The power of the bisect module lies in its efficient implementation of the binary search algorithm. When you call `bisect.bisect_left`

, for example, the function essentially performs a binary search on the list to determine the correct insertion point for the new element.

Here’s how it works under the hood:

Initialization: The function starts with two pointers,

`lo`

and`hi`

, which represent the lower and upper bounds of the search range within the list. Initially,`lo`

is set to the start of the list (index 0), and`hi`

is set to the end of the list (index equal to the length of the list). But you can also specify custom`lo`

and`hi`

values to search within a specific range of the list.Bisection: Within a loop, the function calculates the midpoint (

`mid`

) between`lo`

and`hi`

. It then compares the value at`mid`

with the target value you’re looking to insert.Comparison:

```
* If the target is less than or equal to the value at `mid`, the upper bound (`hi`) is moved to `mid`.
* If the target is greater, the lower bound (`lo`) is moved to `mid + 1`.
```

Termination: This process continues, halving the search range each time, until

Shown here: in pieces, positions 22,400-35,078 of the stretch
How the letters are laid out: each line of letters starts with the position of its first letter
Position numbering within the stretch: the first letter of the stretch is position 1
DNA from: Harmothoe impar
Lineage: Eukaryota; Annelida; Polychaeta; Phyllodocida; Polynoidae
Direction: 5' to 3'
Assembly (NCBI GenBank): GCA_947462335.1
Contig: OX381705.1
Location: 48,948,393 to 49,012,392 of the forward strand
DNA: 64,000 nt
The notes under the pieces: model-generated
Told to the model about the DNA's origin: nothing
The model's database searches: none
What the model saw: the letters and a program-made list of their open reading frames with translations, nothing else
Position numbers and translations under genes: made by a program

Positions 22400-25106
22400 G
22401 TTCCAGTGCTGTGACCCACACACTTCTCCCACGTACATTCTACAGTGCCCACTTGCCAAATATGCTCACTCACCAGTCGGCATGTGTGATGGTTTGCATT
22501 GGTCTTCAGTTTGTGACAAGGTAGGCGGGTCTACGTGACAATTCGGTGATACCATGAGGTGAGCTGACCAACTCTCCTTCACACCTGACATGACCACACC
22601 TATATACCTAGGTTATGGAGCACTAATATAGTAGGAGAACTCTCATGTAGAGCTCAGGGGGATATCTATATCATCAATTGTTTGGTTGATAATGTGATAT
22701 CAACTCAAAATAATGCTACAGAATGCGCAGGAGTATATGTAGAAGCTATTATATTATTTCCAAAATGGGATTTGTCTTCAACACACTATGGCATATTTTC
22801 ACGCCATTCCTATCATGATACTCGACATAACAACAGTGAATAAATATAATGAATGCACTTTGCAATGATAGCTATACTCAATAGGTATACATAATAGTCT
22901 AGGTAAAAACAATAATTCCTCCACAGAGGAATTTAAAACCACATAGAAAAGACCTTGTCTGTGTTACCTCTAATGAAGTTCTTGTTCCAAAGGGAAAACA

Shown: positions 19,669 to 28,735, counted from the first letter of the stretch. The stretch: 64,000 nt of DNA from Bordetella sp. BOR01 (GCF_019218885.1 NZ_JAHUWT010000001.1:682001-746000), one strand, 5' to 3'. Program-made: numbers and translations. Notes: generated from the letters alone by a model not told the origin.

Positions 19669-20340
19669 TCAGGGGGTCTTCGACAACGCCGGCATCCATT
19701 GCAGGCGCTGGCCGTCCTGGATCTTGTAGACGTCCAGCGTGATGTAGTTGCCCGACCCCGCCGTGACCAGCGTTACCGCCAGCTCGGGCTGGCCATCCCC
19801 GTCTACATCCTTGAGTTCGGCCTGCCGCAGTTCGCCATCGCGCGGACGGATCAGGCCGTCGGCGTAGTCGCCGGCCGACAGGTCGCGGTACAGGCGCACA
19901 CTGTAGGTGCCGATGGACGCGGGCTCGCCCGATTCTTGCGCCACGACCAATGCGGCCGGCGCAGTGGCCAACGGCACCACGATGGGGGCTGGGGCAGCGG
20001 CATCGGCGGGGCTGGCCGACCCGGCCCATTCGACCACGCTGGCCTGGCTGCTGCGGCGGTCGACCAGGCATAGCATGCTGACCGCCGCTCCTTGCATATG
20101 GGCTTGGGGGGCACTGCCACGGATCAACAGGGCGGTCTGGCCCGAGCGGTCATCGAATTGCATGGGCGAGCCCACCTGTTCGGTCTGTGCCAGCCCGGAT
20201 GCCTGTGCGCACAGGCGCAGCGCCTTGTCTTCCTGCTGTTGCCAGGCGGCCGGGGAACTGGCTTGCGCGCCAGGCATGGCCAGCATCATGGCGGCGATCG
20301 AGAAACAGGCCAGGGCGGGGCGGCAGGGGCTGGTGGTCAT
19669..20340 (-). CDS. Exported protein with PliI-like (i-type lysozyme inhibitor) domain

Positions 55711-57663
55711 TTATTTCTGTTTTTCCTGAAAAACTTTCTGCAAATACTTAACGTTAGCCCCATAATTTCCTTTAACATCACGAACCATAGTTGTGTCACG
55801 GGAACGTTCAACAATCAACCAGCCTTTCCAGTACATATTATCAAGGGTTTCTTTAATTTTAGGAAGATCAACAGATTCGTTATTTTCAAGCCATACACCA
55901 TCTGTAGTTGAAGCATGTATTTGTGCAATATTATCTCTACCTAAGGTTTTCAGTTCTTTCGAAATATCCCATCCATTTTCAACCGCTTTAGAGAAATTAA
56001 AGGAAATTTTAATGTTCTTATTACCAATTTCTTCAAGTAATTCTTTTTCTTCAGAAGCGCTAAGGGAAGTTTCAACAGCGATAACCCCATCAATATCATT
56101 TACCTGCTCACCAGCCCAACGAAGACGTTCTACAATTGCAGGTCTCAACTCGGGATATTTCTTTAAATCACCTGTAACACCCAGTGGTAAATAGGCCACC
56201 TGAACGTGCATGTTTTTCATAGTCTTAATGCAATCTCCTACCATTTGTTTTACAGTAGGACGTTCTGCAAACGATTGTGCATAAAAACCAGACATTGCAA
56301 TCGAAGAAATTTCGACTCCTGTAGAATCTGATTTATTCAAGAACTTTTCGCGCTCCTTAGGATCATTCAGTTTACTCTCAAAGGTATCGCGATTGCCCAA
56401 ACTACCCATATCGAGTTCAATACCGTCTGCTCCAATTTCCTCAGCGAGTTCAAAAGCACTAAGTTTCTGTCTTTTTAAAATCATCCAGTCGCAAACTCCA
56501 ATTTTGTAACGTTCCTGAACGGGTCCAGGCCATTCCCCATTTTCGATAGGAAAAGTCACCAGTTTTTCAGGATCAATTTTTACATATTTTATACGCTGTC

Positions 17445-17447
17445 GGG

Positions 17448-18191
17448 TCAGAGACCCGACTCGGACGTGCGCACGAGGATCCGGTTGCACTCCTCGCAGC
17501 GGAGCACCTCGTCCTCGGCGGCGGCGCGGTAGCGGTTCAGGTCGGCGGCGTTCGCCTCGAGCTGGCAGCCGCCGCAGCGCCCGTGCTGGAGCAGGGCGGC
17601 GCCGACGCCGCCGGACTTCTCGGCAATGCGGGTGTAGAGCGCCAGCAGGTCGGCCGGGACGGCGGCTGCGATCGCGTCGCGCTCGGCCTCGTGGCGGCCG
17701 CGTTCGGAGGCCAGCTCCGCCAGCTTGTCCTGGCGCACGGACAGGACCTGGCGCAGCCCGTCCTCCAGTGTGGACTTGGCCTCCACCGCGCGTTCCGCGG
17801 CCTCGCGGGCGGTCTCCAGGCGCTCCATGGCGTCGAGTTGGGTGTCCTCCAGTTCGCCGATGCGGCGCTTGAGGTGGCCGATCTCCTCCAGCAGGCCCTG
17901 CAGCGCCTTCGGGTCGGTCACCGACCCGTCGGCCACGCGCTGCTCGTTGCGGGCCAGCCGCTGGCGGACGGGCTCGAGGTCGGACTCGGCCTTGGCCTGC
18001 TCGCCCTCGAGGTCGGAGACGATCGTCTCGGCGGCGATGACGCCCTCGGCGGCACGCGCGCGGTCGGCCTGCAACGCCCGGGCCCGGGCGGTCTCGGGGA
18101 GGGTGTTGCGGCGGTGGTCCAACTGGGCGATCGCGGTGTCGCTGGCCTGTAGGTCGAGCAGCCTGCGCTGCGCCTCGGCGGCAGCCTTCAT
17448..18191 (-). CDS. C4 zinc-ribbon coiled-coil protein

`lo`

equals`hi`

. At this point,`lo`

(or`hi`

) represents the correct index where the target should be inserted to maintain the list's sorted order.Insertion: For the

`insort`

function, once the correct index is found using`bisect_left`

, the target is inserted into the list at that position.

This approach ensures that the insertion process is efficient, with a time complexity of O(log n) for the search and O(n) for the insertion due to the list shifting operation. This is significantly more efficient than sorting the list after each insertion, especially for large datasets.

`bisect_left`

code example:

```
if lo < 0:
raise ValueError('lo must be non-negative')
if hi is None:
hi = len(a)
if key is None:
while lo < hi:
mid = (lo + hi) // 2
if a[mid] < x:
lo = mid + 1
else:
hi = mid
else:
while lo < hi:
mid = (lo + hi) // 2
if key(a[mid]) < x:
lo = mid + 1
else:
hi = mid
return lo
```

`insort_left`

code example:

```
def insort_left(a, x, lo=0, hi=None, *, key=None):
if key is None:
lo = bisect_left(a, x, lo, hi)
else:
lo = bisect_left(a, key(x), lo, hi, key=key)
a.insert(lo, x)
```

### Conclusion

The `bisect`

module makes working with sorted lists straightforward and efficient. The next time you need to perform binary search or insert elements into a sorted list, remember the bisect module and save yourself time and effort.